Britain’s new top cop is bad news for whistleblowers, and here’s why

Met police
Tom Coburg

Newly-appointed Metropolitan Police Chief Cressida Dick oversaw the investigation into files leaked by Edward Snowden to The Guardian. She also authorised the arrest of David Miranda, who was travelling via Heathrow to Brazil, carrying hardware the British authorities assumed included Snowden’s files.

And Dick took charge of the operation that saw the unlawful killing of Charles de Menezes. De Menezes was a Brazilian living in London, who was mistakenly identified as a terrorist.

Destruction of The Guardian’s hard disk

On Saturday 20 July 2013, officials from GCHQ attended the offices of The Guardian. Their mission was to oversee the destruction of a computer that included files leaked by whistleblower Edward Snowden. But the entire episode was a farce, as journalists elsewhere held copies of the files.

The point of the exercise, however, was to send a signal to British journalists. Namely that disclosure of secret government information cannot be tolerated.

Start your day with The Canary News Digest

Fresh and fearless; get excellent independent journalism from The Canary, delivered straight to your inbox every morning.




In a statement to the Home Affairs Select Committee, then Guardian editor Alan Rusbridger said:

we gave the material to The New York Times at roughly the same time as we told the Cabinet Secretary that we were doing that… The material was given to The Washington Post by Edward Snowden himself via a journalist called Barton Gellman.

Guardian hard drive files destroyred

David Miranda arrest

A month later, David Miranda was arrested at Heathrow Airport. He was on his way to Rio de Janeiro from Berlin to be with his partner, journalist Glenn Greenwald. Greenwald was one of the journalists who interviewed Edward Snowden in Hong Kong.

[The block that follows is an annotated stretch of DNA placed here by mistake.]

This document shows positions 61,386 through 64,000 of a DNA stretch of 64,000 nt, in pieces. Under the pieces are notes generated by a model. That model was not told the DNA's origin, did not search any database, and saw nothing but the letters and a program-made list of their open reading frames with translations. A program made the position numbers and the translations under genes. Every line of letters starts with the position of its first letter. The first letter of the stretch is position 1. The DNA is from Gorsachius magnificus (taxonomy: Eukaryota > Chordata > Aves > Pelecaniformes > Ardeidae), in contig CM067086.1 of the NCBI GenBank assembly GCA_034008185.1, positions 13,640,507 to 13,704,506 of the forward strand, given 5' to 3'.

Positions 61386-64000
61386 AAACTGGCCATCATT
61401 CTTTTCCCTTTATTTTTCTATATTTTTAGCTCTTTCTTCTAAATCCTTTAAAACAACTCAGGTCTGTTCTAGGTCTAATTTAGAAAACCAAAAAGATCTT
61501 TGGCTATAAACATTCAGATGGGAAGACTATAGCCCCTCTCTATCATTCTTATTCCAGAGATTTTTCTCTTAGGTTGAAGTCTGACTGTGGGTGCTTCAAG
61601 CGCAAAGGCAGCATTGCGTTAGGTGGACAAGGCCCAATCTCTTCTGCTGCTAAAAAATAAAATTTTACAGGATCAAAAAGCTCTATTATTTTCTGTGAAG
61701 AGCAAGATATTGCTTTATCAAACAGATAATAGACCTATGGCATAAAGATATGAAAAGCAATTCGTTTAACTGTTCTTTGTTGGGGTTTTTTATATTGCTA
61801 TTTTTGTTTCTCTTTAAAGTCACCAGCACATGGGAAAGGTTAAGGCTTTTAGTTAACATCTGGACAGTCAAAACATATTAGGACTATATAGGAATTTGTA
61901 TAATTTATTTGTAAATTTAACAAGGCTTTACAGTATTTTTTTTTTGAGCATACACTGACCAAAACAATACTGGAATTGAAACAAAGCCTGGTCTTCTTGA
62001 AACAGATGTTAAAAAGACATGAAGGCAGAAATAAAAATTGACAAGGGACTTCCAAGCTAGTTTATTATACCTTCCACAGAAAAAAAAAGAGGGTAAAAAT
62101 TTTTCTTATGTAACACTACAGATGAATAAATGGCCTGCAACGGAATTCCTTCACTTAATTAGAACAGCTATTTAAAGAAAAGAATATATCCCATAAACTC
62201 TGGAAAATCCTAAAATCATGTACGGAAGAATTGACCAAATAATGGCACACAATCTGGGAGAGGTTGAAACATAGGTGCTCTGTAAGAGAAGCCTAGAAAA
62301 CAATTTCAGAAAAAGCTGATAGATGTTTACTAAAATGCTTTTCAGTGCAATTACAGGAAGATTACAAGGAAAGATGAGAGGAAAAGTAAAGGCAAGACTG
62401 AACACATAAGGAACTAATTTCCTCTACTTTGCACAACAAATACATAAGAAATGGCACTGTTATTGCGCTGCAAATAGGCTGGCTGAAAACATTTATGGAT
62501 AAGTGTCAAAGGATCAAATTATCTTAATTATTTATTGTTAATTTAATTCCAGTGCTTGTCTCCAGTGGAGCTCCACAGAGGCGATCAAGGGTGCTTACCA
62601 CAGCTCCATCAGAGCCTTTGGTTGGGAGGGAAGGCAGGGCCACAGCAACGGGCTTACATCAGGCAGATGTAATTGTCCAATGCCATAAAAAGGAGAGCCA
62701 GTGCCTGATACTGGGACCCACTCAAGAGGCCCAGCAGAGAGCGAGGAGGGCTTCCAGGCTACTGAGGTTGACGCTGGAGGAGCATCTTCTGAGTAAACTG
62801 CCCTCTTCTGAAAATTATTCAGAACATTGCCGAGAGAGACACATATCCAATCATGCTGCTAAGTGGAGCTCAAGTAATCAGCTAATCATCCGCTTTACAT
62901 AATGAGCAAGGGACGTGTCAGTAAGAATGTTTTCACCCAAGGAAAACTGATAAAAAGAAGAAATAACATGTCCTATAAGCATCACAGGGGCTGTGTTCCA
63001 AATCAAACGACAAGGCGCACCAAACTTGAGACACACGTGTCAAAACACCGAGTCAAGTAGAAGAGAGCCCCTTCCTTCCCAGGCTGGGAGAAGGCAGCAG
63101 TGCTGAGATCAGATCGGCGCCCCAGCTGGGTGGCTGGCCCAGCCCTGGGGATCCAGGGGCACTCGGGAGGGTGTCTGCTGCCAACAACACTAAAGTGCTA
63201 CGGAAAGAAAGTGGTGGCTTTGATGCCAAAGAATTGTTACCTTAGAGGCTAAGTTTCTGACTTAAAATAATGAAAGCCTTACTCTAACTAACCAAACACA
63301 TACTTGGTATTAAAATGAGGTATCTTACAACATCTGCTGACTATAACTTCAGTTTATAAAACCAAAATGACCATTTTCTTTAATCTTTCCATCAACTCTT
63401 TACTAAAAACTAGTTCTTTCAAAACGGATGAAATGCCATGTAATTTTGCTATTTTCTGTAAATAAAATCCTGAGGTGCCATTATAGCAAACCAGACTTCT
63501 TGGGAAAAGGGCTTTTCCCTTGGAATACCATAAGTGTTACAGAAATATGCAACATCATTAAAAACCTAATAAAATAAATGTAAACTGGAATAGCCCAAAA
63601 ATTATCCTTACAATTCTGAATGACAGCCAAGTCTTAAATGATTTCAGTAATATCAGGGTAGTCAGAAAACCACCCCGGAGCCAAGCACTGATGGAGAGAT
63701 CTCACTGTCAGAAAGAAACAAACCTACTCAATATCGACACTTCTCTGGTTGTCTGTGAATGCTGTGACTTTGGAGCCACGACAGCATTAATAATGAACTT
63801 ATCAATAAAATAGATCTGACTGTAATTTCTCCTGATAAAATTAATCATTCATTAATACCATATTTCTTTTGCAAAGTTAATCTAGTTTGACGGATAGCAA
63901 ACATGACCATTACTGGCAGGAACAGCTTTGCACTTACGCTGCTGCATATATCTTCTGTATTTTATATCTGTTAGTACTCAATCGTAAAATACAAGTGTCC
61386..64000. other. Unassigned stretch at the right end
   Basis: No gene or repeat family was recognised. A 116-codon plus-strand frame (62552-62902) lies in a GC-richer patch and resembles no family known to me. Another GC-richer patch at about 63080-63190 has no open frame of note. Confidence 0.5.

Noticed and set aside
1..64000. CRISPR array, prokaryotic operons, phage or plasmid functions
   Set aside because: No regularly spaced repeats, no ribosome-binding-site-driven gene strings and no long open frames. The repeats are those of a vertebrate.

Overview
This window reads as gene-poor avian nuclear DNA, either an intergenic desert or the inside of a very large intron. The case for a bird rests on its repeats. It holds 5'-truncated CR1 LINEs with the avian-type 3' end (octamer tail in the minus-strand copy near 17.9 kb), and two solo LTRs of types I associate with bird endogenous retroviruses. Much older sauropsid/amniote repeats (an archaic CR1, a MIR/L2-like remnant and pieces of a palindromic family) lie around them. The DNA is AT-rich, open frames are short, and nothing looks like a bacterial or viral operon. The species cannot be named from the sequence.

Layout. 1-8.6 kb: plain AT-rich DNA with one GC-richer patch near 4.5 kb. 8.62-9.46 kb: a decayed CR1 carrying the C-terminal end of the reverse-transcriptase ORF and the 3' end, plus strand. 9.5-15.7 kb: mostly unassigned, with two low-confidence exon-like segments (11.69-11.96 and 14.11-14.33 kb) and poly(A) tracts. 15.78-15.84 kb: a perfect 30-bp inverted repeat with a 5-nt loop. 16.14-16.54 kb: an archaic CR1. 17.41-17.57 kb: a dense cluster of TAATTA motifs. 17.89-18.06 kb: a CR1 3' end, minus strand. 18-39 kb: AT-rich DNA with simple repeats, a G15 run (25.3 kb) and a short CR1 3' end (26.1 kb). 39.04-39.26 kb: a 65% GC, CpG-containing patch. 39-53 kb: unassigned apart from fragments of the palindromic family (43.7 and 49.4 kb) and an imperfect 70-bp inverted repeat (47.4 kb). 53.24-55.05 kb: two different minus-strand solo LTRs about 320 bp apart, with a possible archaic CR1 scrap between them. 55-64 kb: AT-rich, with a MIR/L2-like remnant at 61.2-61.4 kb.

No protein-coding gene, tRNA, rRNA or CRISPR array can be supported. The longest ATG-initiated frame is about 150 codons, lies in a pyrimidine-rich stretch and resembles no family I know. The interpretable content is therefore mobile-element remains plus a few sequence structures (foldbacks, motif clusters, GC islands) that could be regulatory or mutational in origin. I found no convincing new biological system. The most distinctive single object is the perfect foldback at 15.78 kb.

The British authorities confiscated Miranda’s mobile phone, laptop, memory sticks and other devices, which they believed contained thousands of files leaked by Snowden. Miranda was held under Schedule 7 of the UK’s Terrorism Act 2000. That was despite him having no connection to terrorism.

There were legal arguments [pdf] that Miranda should not have been arrested because he was merely in transit. Subsequently, lawyers argued that the operation was unlawful.

The overall responsibility [pdf] for what happened to Miranda lay with Counter Terrorism Comand (SO15), led by Dick. In December 2013, the home affairs select committee put a number of questions to her. These questions were about the ongoing police investigations into the Snowden files as a result of the raid on The Guardian.

But in her response, she also referred to the arrest of Miranda. She described the operation as a “port stop”. And she said that it “resulted in us receiving a large amount of material”.

Ongoing investigations

Three years later, the courts ruled [pdf] that the arrest and interrogation of Miranda contravened the European Convention on Human Rights.

And in July 2015, a letter from the Met to Intercept journalist Ryan Gallagher confirmed that the investigations into the Snowden files were continuing.

Media lawyer Mark Stephens commented:

They are trying to shake down and instill fear into journalists and discourage them from exposing things that have to do with national security. They are trying to shake down and instill fear into journalists and discourage them from exposing things that have to do with national security.

Destruction of files

Dick headed Special Operations, which included Counter Terrorism Command. It was responsible for thousands of files relating to the National Domestic Extremism and Disorder Intelligence Unit (NDEDIU).

According to the Independent Police Complaints Commission, those files were shredded. That took place not long after the start of the Pitchford inquiry into undercover policing.

At the time, Dick happily defended the work of the NDEDIU, which included the unit that prolific ‘spycop’ Mark Kennedy had formerly worked for.

End of the ‘open society’?

Recently, the Law Commission advised the government to adopt stringent penalties – up to 14 years in jail – for journalists, or their sources.

Now, Dick’s appointment as Met chief sends out a signal. Namely, that the so-called open society we all treasure could be on its way out.

Get Involved!

– Find out more about Undercover Policing from Police Out of Our Lives.

– Read “Undercover Research: Corporate and police spying on activists”, by Eveline Lubbers (pdf).

– Read Spies at Work by Mike Hughes.

Featured image via Flickr Creative Commons

Since you're here ...

We know you don't need a lecture. You wouldn't be here if you didn't care.
Now, more than ever, we need your help to challenge the rightwing press and hold power to account. Please help us survive and thrive.

The Canary Support

Comments are closed